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The Making of International Criminal JusticeThe View from the Bench: Selected Speeches$
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Theodor Meron

Print publication date: 2011

Print ISBN-13: 9780199608935

Published to Oxford Scholarship Online: September 2011

DOI: 10.1093/acprof:oso/9780199608935.001.0001

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The Humanization of the Law of War (Marek Nowicki Memorial Lecture)

The Humanization of the Law of War (Marek Nowicki Memorial Lecture)

Chapter:
(p.42) 4 The Humanization of the Law of War (Marek Nowicki Memorial Lecture)
Source:
The Making of International Criminal Justice
Author(s):

Theodor Meron

Publisher:
Oxford University Press
DOI:10.1093/acprof:oso/9780199608935.003.0004

Since ancient times, rules protecting individuals and rules governing the conduct of war have been contradictory. The Bible says: ‘Thou shalt not kill’. But in the Book of Samuel, God tells the Israelites to kill every man, woman, and child of Amalek. We are torn between our conscientious desire to uphold the sanctity of human life and acknowledging the stark reality that warfare has existed since the dawn of humankind. How do we reconcile the two? This chapter shows that such a reconciliation is already taking place, thanks to the development and authority of human rights law. Human rights have humanized the law of war, so that even in armed conflict the focus is on protecting individuals to the greatest extent possible.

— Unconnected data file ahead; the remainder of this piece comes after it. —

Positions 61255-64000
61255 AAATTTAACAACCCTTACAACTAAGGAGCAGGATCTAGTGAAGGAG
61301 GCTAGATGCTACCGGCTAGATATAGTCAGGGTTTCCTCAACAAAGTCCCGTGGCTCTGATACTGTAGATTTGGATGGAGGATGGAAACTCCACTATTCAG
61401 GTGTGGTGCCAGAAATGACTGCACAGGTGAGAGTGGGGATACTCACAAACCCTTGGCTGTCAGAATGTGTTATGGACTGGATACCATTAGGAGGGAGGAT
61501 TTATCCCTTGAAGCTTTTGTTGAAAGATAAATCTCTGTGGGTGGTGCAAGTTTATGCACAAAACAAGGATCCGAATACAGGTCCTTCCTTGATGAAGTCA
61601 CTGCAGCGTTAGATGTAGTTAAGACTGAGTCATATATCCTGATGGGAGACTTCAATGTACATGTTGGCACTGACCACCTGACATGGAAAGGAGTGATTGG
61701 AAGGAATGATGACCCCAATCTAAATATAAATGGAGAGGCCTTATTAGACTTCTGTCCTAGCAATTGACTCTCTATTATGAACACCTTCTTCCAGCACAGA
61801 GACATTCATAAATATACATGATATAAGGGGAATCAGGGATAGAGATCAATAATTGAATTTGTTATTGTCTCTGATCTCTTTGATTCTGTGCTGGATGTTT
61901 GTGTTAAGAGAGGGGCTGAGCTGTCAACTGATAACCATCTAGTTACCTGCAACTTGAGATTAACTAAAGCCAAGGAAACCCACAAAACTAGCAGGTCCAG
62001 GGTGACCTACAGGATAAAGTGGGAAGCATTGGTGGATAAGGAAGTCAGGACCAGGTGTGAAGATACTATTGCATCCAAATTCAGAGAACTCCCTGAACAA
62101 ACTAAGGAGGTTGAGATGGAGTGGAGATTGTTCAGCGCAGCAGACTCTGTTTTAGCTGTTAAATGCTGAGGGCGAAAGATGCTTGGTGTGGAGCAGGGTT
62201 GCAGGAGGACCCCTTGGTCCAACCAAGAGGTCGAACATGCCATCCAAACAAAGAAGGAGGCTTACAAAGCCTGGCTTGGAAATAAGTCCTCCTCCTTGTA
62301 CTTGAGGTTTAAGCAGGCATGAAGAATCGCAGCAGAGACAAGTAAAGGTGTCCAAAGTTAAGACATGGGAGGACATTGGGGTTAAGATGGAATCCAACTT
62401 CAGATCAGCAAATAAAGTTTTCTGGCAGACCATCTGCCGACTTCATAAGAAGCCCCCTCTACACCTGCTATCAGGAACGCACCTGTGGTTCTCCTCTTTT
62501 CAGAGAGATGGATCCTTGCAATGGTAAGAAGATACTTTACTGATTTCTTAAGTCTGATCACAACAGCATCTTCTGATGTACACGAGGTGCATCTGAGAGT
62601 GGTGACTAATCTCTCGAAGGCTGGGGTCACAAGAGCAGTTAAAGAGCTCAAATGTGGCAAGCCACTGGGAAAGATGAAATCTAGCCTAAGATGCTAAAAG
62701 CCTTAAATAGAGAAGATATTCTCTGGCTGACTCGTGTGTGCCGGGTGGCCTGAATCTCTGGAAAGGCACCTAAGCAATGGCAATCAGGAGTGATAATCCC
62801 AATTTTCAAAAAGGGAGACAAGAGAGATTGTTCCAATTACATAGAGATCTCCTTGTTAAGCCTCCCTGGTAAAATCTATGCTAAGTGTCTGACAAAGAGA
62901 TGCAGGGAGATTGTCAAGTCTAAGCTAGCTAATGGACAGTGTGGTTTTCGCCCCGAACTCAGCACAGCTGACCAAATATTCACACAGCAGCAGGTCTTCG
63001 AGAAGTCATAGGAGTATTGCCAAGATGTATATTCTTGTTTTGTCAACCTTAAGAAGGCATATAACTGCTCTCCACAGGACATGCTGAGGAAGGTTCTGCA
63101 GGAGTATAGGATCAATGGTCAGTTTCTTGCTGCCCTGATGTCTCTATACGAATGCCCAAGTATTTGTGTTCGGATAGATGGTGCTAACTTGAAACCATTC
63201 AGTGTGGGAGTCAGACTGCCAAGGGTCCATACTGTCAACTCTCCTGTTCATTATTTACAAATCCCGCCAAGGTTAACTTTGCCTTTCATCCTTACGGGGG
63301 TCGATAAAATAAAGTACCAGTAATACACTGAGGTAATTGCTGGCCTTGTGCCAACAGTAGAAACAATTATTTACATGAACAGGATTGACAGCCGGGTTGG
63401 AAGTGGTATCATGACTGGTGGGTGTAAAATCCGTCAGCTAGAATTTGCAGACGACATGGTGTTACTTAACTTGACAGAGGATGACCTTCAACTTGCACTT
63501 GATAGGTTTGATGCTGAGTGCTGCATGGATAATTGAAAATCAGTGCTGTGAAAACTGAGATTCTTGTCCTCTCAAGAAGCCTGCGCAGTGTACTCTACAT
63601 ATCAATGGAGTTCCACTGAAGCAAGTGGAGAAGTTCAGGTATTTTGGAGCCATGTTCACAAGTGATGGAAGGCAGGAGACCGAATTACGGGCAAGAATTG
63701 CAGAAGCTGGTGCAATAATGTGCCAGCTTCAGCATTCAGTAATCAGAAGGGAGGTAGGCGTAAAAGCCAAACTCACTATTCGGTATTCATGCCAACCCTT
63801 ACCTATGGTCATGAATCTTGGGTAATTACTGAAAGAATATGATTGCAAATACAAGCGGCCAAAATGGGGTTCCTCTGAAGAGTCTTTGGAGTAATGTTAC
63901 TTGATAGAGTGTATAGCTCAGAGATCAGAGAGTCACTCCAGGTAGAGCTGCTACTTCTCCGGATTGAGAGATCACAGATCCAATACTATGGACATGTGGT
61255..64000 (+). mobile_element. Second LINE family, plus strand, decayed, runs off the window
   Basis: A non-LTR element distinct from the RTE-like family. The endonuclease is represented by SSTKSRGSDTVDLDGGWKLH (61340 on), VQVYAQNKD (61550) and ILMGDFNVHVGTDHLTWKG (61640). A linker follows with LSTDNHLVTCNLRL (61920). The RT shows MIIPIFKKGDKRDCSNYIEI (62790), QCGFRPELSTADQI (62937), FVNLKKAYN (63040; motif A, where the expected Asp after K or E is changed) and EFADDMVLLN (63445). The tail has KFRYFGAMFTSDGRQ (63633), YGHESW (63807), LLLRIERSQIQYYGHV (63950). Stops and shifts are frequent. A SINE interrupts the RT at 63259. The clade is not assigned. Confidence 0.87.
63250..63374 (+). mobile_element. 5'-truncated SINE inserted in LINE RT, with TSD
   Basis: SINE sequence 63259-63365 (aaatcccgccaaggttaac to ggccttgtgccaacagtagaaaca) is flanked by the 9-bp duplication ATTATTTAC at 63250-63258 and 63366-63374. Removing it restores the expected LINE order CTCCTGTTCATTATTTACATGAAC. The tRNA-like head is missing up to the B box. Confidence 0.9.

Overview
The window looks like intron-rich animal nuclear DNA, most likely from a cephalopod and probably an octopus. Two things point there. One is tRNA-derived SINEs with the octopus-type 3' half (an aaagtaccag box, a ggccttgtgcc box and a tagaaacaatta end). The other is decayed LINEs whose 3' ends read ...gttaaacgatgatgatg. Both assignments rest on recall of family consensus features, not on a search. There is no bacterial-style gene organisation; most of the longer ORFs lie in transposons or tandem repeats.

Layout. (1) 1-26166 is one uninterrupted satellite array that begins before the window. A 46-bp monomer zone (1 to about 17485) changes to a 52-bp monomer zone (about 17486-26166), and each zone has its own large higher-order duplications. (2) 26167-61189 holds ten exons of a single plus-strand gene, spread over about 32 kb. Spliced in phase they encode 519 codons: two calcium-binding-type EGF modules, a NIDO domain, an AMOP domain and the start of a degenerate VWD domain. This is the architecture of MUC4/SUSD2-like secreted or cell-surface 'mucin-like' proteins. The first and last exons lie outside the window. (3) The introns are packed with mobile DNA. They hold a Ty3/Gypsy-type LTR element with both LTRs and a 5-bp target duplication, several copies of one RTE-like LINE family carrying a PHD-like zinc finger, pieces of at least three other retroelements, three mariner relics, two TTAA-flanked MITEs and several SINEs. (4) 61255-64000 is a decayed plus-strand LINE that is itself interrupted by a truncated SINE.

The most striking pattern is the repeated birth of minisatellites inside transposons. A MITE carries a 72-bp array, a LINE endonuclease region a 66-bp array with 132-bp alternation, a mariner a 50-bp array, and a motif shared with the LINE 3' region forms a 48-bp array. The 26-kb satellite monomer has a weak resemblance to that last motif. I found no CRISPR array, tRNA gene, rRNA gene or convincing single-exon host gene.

Keywords:   human rights law, law of war, armed conflict, humanization, humanitarian law

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